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Deformed cats have a special place in Manitou beer garden

By: R. SCOTT RAPPOLD
October 21, 2010
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photo - Kass Johns gave Kitten-Fish, left, and Annie some of her chicken from her lunch as she ate on the patio of the Town House.  Johns befriended three of the feral cats that hung-out near the Town House, then trapped them to get them neutered.  Photo by CAROL LAWRENCE, THE GAZETTE
Kass Johns gave Kitten-Fish, left, and Annie some of her chicken from her lunch as she ate on the patio of the Town House. Johns befriended three of the feral cats that hung-out near the Town House, then trapped them to get them neutered. Photo by CAROL LAWRENCE, THE GAZETTE 

MANITOU SPRINGS • Tripod — you’ll soon find out why someone named this cat “Tripod” — glowered warily from a safe distance, ignoring the morsel of fried chicken goodness.

Clearly, we were not to be trusted.

The cat’s skittishness was understandable. He had been trapped before. And when many customers at the Townhouse Lounge see him, their first reaction is: “This cat has been hurt. It needs to be trapped and taken to a veterinarian.”

Tripod’s stray-cat strut may be a little awkward on three legs, but he manages OK. So does litter-mate Nubbins, hobbling around with a missing front paw. And Annie Hieser-Busch, missing a length of tail.

They are not the victims of a fox or coyote, but of rampant inbreeding among feral cats. Their mother was probably malnourished and breeding repeatedly, experts say. The deformed kittens wandered up to the Townhouse on Manitou Avenue at 5 weeks old.

The “Townhouse Kitties” are now patio regulars, a shy curiosity for customers and passers-by. They are also a visible reminder of the feral cat problem in the region, and a living argument for getting strays spayed or neutered.

“There are no nutrients in (the mothers’) bodies. They’re cross-breeding and it’s easy to understand why they were born that way,” said Kass Johns, a regular customer who became enamored with the wild kittens that took up residence behind the Townhouse in 2008, living off patio table scraps.

The cats seemed intent on staying. But the last thing anyone wanted to see was more inbreeding, so in December 2008, after considerable effort, Johns trapped them and got them fixed.

“They were so wild. I lost blood in the trapping,” she said.

The cats were neutered through Project CATS, a feral cat program of Dreampower Animal Rescue. The organization assists with the trapping and pays for the surgery, with the stipulation that the cats be released where they were caught.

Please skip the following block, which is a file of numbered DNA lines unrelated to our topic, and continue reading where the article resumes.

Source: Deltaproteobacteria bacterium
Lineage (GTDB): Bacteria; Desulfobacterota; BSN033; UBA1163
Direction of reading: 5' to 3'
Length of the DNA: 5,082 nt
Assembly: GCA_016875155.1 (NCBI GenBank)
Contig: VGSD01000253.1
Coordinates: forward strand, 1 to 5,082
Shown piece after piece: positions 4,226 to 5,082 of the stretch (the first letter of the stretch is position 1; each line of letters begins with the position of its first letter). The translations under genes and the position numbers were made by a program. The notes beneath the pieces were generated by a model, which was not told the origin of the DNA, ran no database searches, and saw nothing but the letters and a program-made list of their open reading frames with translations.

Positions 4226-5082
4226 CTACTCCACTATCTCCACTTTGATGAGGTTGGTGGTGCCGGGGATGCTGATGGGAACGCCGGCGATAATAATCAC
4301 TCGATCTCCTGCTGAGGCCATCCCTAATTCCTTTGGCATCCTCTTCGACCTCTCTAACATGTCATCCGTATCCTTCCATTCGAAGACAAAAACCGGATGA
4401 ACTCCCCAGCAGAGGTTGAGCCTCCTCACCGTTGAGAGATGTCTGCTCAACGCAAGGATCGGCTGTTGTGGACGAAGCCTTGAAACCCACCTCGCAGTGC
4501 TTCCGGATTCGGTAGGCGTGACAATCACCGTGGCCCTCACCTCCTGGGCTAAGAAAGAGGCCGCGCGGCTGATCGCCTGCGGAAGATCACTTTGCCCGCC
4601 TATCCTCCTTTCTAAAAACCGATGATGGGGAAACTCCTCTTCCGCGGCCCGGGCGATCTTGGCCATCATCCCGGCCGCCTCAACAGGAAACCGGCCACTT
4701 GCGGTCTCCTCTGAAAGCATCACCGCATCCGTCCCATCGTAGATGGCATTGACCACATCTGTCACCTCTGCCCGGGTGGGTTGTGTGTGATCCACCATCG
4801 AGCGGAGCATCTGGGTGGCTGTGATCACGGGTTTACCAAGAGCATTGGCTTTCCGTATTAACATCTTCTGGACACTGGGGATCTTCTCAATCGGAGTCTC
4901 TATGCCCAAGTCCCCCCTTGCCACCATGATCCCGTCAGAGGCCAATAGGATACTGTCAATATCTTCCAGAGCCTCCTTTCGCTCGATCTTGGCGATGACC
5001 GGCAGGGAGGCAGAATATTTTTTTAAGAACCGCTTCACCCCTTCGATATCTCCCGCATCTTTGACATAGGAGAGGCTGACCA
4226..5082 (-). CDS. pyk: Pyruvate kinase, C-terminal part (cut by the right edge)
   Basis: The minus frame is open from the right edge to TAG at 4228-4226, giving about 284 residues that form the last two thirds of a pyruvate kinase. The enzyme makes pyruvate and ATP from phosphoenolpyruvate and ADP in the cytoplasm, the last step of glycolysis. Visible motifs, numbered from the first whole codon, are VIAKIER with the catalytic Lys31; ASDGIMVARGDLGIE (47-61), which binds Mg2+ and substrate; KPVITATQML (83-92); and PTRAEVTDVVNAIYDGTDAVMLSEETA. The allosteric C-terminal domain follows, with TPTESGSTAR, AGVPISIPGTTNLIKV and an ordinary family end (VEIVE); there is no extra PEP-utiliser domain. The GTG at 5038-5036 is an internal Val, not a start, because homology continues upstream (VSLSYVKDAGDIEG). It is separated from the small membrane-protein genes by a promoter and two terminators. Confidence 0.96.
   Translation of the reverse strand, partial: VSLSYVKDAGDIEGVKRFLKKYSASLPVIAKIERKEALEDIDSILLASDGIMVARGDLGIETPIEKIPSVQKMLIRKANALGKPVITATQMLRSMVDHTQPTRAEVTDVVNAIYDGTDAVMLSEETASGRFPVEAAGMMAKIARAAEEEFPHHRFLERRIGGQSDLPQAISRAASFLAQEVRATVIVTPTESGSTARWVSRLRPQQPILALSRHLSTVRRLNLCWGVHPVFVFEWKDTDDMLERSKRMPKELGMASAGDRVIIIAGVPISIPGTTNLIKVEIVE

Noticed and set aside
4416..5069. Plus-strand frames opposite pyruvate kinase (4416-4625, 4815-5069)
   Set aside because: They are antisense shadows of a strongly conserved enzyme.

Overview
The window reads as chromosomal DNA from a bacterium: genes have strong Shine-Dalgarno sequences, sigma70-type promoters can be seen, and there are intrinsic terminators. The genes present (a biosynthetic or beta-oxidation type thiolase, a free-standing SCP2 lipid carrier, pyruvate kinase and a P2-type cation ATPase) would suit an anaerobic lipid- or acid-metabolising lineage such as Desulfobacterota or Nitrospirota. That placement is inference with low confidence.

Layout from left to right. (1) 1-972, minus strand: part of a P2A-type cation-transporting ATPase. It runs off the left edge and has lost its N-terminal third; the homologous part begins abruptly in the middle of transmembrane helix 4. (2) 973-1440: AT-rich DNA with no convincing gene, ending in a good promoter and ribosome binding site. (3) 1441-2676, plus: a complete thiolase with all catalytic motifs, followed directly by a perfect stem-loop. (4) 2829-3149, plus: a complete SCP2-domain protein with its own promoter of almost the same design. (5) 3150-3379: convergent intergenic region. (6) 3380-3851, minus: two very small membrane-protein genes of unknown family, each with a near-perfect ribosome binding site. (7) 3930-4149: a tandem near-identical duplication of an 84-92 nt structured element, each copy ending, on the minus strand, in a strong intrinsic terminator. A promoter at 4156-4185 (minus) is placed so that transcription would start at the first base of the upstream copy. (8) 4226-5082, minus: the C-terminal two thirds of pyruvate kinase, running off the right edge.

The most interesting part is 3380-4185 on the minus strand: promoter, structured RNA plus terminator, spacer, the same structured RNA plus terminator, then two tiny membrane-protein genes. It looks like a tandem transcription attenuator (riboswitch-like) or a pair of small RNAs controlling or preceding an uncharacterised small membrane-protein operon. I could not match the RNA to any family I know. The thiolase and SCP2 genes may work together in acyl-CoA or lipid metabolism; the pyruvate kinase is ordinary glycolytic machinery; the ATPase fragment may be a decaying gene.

“They’re not procreating, so we’ve kind of solved that problem,” said director Aubrey Eastman. “They know the hiding places. They know where they’re at and where to go if a predator comes through.”

A year later, the Townhouse cats would still run away at the sound of Johns’ voice.

Customers enjoy the cats

These days, the original three cats have been joined by two other strays, not deformed and more amenable to being held and petted. They, too, are spayed or neutered and all live outside.

They scuttle around the patio, stay warm in the rocks behind the lounge or other hidey-holes. Sometimes they catch critters or birds. Tripod even climbs trees.

“He doesn’t know he doesn’t have a leg,” Johns said. “He doesn’t know he’s handicapped.”

Employees get so many questions, they posted informational signs around the patio telling the cats’ story.

The customers seem to enjoy the cats, especially the children, though Townhouse owner Roger Stahlak said five is enough.

“At some point, if we get too many more, it could become a nuisance,” Stahlak said. “It’s a novelty right now.”

“Nuisance” is a good word to describe the feral cat problem exploding in the Pikes Peak region.

“The problem is getting quite worse,” said Dreampower’s Eastman. “It’s mainly because of the economy. People just can’t spay or neuter their animals, much less worry about the animals out in the alley.”

Dreampower’s neutering program has existed for a decade. With funding based on grants and donations, the organization had 100 stray cats neutered and released last year, Eastman said.

The Humane Society of the Pikes Peak Region has also launched a trap-neuter-and-return program, modeled after Dreampower’s. Since September 2009, it has sterilized 653 strays. It accepts strays from Colorado Springs.

Both programs take only cats that will be fed upon release, as a way to create healthy cat colonies and gradually cut down on the estimated 116,000 feral cats in the region.

Cats are still wild

At the Townhouse, feeding time belies the cats’ wild nature. They line up at dawn and cry for food, and a Townhouse employee feeds them daily, with food donated by Johns and another neighbor. They also eat quite well on scraps and handouts from customers.

But make no mistake, these are wild cats. Only two like to be touched, and Johns has never considered adopting them. She also knows they may someday vanish, either wandering off with feline fickleness or meeting a darker end at the hands of a predator.

Said Johns, “If natural selection takes them, so be it, but at least we’re easing our conscience and not letting them reproduce.”

As long as they stay, she will visit. The black newcomer they named Kitten-Fish even stays on her lap.

“Any cat person knows the best ones are the ones that find you.”

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